The Poll Results Are In And I’m Surprised #amwriting

Last week, I polled readers about how they like books to begin. Granted, I have a small readership, and the poll had a small response, but I was surprised at what I learned.

DRUMROLL, PLEASE!

Click here for larger picture.

There was a tie between “Conversation” and “Background material or character/setting.” So much for the “Readers want you to begin with action” accepted wisdom.

In fact, the answers were so all-over-the-board, I’d say my basic advice to what writers should do still stands: Do Whatever Works.

A WRITING PROMPT FOR YOU: Begin a story with conversation and/or setting.

MA

Save

Related Posts Plugin for WordPress, Blogger...

About

I was born in Louisville, Kentucky, but now live in the woods in southern Indiana. Though I only write fiction, I love to read non-fiction. The more I learn about this world, the more fantastic I see it is.

You may also like...

One thought on “The Poll Results Are In And I’m Surprised #amwriting

  1. Jane
    Twitter:

    October 31, 2016 at 9:37am

    Great poll.
    I still say that I can often tell on the first page if I have to stop reading. That would be a bad opening, I’d say.

    So, general rule:
    Don’t make your reader hate you or your characters almost immediately!

    Permalink  ⋅ Reply
    • Author

      Marian Allen
      Twitter:

      October 31, 2016 at 10:21am

      Yes, sometimes I can tell from the first paragraph that this is a writer with whom I don’t want to spend any more time. Sometimes I’m wrong, though, and forcing myself to read on (because somebody whose opinion I value recommended the book or gave me the book or wrote the book) brings a pleasant and satisfying surprise. But the first page generally engages the reader’s trust — or it doesn’t.
      Marian Allen would love to share..The Poll Results Are In And I’m Surprised #amwritingMy Profile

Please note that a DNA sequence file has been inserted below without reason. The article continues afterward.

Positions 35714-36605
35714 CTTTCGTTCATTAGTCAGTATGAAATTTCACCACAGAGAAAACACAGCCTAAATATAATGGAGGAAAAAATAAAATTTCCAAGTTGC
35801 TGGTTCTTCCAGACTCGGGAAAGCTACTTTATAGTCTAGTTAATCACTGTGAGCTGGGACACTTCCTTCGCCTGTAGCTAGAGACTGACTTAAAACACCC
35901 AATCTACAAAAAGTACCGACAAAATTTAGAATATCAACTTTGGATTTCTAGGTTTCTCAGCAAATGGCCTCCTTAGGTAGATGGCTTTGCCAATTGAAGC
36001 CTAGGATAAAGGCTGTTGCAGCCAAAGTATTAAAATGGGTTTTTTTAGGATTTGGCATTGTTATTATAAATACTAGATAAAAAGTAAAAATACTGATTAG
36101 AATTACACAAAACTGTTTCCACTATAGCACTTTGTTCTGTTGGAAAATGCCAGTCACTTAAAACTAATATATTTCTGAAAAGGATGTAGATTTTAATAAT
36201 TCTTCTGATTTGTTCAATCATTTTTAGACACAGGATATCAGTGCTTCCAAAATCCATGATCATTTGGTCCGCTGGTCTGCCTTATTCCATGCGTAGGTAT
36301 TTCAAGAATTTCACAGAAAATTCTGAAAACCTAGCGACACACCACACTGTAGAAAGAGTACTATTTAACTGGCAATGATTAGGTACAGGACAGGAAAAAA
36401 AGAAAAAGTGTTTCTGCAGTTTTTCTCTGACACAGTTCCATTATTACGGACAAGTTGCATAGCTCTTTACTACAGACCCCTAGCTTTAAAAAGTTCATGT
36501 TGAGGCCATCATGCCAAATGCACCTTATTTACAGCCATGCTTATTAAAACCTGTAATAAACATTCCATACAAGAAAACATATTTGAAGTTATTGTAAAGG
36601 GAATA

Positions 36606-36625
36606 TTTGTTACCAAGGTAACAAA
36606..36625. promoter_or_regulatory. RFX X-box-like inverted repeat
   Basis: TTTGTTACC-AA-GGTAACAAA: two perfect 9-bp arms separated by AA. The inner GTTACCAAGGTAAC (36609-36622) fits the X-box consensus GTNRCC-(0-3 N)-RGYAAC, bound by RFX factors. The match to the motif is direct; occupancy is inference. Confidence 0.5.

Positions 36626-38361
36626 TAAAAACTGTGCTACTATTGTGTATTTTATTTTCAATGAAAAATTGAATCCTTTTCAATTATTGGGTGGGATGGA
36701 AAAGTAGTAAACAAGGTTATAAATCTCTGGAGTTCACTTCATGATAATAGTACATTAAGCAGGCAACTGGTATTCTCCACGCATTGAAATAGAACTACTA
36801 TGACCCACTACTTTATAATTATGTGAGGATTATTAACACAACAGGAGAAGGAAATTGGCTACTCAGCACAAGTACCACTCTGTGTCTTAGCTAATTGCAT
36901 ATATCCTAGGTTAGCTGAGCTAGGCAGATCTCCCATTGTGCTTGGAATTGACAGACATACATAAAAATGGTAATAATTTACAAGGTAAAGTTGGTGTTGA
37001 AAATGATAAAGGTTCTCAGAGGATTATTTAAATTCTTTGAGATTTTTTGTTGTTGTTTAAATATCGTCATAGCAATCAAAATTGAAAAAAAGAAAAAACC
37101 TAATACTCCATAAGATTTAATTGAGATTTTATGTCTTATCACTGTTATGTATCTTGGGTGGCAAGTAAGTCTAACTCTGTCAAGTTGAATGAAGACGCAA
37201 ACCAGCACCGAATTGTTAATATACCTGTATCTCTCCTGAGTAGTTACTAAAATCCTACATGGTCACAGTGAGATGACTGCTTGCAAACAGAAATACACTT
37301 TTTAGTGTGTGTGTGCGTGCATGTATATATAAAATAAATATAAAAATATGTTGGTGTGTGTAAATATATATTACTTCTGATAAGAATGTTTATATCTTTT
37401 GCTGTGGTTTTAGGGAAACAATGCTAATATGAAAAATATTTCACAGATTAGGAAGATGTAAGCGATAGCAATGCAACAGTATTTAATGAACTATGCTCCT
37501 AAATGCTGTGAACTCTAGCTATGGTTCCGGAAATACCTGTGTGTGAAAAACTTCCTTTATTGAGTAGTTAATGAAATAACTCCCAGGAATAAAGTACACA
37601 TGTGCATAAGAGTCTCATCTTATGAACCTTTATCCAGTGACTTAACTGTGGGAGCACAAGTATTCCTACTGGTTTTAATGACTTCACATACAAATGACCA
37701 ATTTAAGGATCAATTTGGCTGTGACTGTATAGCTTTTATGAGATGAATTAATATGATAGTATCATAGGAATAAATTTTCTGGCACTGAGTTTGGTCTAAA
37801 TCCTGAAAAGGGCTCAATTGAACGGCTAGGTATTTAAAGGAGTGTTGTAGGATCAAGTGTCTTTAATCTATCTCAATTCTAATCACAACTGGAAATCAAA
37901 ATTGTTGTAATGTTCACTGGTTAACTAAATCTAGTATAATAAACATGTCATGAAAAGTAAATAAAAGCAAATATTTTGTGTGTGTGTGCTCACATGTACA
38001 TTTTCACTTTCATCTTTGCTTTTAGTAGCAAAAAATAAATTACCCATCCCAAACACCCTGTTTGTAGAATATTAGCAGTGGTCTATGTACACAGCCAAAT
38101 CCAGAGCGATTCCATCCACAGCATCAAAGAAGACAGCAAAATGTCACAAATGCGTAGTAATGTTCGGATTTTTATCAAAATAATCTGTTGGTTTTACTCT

Permalink  ⋅ Reply
  2. Dan
    Twitter:

    October 31, 2016 at 4:13pm

    “Do whatever works” works for so many things. I think we need less formula snd more good results. Works for me…whatever (sorry)
    Dan would love to share..Happy Hal…Oh-It’s-OverMy Profile

    Permalink  ⋅ Reply
  3. I like to make a solid connection to a character, especially when writing multiple third-person pov, before anything else: yank the reader into the character’s head. That could be most things (except backstory).

    I think backstory works best in an omniscient pov – common in fantasy – where the narrator is important, and you want to see the whole world from the pov of the person ‘telling’ the story – and see if that person can actually do that.

    Here are the beginnings [and endings] of the first six scenes in NETHERWORLD:

    —–
    “You, sir, are on top of the world.”
    [But he knew perfectly well what Dana wanted.]

    I wasn’t supposed to see him again.
    [Leviathan. In Norway. Very far away. Very safe.]

    “What are you watching?”
    [“I forgot. He told Dana Lewiston—before you got home.”]

    “How do you pick the right woman? A girl in Ireland you’re going home to?” Dana, wide-eyed and innocent.
    [Settled is an illusion for the likes of ye.]

    What the heck did I do with myself all day before?
    [She felt lighter than she’d felt in days. Since he left.]

    He didn’t even call. On his head be it.
    [He had his chance to do this the easy way. Now we’re doing it my way.]
    —–

    Can you tell the scenes are from the pov of Andrew, Kary, Bianca, Andrew, Kary, Bianca, respectively?

    They are missing the italics I use for direct internal monologue, and emphasis, but even then I have:
    Dialogue: 3 starts
    Thought: 3 starts

    Each scene will be preceded in the book by a line header with the character’s name, and, where necessary, an indication of where you are in time and space, so I don’t have to provide those details immediately (which is, I guess, sort of cheating).

    My biggest task is to get you to go through 1000-2000 words in the head of each character, right behind the eyeballs.

    I don’t want to give you too much time to think. That’s MY job.

    Those first lines are not necessarily the first thing I think of when writing a scene, but once they come to me, the scene is pinned, and I can write the emotional journey from the beginning to the end.

    I have a lot of fun with it.
    Alicia Butcher Ehrhardt would love to share..You like a writer’s style and voice – or you don’tMy Profile

    Permalink  ⋅ Reply
    • Author

      Marian Allen
      Twitter:

      November 1, 2016 at 7:21am

      MOST interesting — and thank you SO MUCH for a preview of NETHERWORLD. “Emotional journey” is the term, all right. You even make me feel with Bianca!
      Marian Allen would love to share..Return To #MinecraftMy Profile

      Permalink  ⋅ Reply

Your email will not be published. Name and Email fields are required

CommentLuv badge

This blog uses premium CommentLuv which allows you to put your keywords with your name if you have had 3 approved comments. Use your real name and then @ your keywords (maximum of 3)